After nearly two years, Sean "Diddy" Combs completed his deposition last week in the $130 million civil lawsuit stemming from the 1999 Club New York shooting that sent the Bad Boy CEO's former protégé, Shyne, to prison, MTV News has learned.
Natania Reuben, who filed the suit, claims the Bad Boy CEO and Shyne (Jamal Barrow, who changed his name in 2006 to Moses Michael Leviy in honor of his Jewish heritage), among others, are responsible for the injuries she suffered that night as a result of the gunfire. Reuben was shot in the face during the melee.
According to Shyne's legal counsel, Oscar Michelen, Diddy completed his deposition on Wednesday, which now puts the wheels in motion for a trial date to be set, possibly as soon as early 2009.
Diddy's busy schedule, along with litigation from the charges against Shyne, resulted in the hip-hop mogul's deposition being stretched out over time. Bad Boy employee Derek Ferguson is the next and last party scheduled for deposition, Michelen said.
Diddy — who signed Shyne to Bad Boy Entertainment — was acquitted of all charges in the criminal trial.
On the night of December 27, 1999, Shyne, Diddy, Diddy's then-girlfriend Jennifer Lopez and others were at the now-defunct Club New York. A man named Matthew "Scar" Allen approached Diddy's crew and then tossed a wad of money toward them, taunting the Bad Boy top dog. Reports conflict over what exactly happened next. Shots were fired and three people were hit, causing patrons to hurriedly exit the night spot. Clubgoers fingered Shyne as the shooter, but the rapper argued that a member of Allen's entourage fired first. Diddy and Lopez escaped the scene in a car, and their driver ran several traffic lights while getting away.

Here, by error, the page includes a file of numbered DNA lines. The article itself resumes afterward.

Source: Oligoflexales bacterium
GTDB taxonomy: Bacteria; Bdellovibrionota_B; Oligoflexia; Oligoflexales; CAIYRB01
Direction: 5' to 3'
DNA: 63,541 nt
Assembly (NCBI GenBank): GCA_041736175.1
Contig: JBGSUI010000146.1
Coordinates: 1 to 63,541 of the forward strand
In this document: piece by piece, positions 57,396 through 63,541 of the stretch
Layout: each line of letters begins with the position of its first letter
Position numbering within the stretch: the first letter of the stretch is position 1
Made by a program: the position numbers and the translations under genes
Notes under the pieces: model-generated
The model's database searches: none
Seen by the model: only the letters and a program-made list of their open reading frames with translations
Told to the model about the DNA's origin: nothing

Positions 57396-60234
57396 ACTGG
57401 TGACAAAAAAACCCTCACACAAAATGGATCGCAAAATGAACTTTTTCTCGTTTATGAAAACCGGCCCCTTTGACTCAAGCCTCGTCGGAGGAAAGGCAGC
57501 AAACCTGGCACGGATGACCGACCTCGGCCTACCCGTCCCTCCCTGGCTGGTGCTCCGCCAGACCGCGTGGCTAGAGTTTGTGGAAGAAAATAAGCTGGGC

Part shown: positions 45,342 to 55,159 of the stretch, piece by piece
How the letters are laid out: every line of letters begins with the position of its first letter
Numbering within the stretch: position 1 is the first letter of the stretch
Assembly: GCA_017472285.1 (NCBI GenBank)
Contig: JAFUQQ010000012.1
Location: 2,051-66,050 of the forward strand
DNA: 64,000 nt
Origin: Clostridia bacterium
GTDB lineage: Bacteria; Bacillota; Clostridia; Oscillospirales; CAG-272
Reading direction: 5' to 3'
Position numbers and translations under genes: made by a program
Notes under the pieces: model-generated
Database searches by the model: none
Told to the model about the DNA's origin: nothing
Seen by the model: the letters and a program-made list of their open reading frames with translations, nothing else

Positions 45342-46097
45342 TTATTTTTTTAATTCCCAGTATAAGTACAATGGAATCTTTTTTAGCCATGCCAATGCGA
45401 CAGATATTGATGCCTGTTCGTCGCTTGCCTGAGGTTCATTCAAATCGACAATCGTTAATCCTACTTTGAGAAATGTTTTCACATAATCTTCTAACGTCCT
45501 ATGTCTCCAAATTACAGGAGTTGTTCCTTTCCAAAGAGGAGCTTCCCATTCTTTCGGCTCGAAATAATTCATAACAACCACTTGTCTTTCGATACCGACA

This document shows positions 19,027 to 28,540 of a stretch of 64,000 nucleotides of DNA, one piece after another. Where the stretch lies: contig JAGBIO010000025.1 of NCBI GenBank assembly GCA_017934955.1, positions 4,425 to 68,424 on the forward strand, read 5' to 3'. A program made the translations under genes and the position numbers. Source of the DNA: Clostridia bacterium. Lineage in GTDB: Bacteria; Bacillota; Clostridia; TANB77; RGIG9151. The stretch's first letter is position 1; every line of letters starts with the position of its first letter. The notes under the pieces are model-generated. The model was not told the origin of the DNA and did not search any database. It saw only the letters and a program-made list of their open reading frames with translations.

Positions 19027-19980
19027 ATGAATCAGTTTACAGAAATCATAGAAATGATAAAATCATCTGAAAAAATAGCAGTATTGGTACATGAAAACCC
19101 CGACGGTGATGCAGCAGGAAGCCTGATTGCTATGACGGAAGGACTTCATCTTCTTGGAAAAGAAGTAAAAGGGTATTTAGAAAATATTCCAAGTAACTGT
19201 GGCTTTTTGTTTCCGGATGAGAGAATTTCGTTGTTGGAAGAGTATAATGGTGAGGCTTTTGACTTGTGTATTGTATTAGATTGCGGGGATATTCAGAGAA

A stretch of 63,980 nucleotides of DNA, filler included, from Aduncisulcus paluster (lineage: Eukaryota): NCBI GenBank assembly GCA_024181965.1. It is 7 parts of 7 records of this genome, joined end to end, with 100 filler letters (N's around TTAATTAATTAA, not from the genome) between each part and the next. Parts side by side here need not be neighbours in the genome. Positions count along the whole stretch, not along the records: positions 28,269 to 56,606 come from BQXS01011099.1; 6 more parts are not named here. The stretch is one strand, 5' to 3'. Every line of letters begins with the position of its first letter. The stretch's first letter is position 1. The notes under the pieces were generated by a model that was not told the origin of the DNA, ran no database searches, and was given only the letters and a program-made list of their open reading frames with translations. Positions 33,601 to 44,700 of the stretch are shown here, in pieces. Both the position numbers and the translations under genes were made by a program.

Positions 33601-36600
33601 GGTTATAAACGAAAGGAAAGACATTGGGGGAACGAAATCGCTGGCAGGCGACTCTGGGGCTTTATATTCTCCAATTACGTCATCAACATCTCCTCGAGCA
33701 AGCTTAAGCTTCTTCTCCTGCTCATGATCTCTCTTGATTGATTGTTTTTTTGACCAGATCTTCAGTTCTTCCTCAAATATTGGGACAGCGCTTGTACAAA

The civil trial could be the first time Shyne, who was sentenced to 10 years in prison after being found guilty on five charges — including assault in the first degree — would testify about the events that took place that night, Michelen revealed. During the criminal trial, Shyne declined to take the stand.
At the center of the deposition, according to Michelen, is whether Shyne acted independently when he pulled a gun and fired shots that night — or as a part of the Bad Boy collective.
Lawyers for Reuben — and Michelen himself, he said — questioned Diddy about the incident, his relationship with Shyne and the criminal trial.
Michelin referenced an article in New York's Civil Practice Law & Rules in which a plaintiff can seek 100-percent payment from one person, even though share of the blame could legally be shared among all parties. A judge still needs to decide which parties will stand trial, if any, during the civil lawsuit, based on the evidence. A jury would then later decide who is responsible and for what.
However, a situation could result where Diddy would have to pay up and then seek financial compensation from his one-time recording artist Shyne. The club management and the security firm were also named in the civil lawsuit, as was Bad Boy Entertaintment, in addition to Diddy and Shyne.
When contacted by MTV News, Diddy's attorney in the civil case, Kenneth Meiselas, issued a statement through a publicist maintaining his client's innocence.
"Mr. Combs was acquitted by a jury of all charges related to this 1999 incident and we are confident that he will prevail in this civil lawsuit," an e-mail sent to MTV News read.
Shyne could be released as early as this year or next year, according to his attorney. A parole hearing date has not been set, but the rapper has served eight years of his 10-year sentence after being convicted on March 16, 2000.
Currently, the rapper is in the Sullivan Correctional Facility in Woodburn, New York (he was previously incarcerated in the Clinton Correctional Facility). His lawyer acknowledged the facility is full of "short timers," meaning inmates who will not serve long sentences at the prison.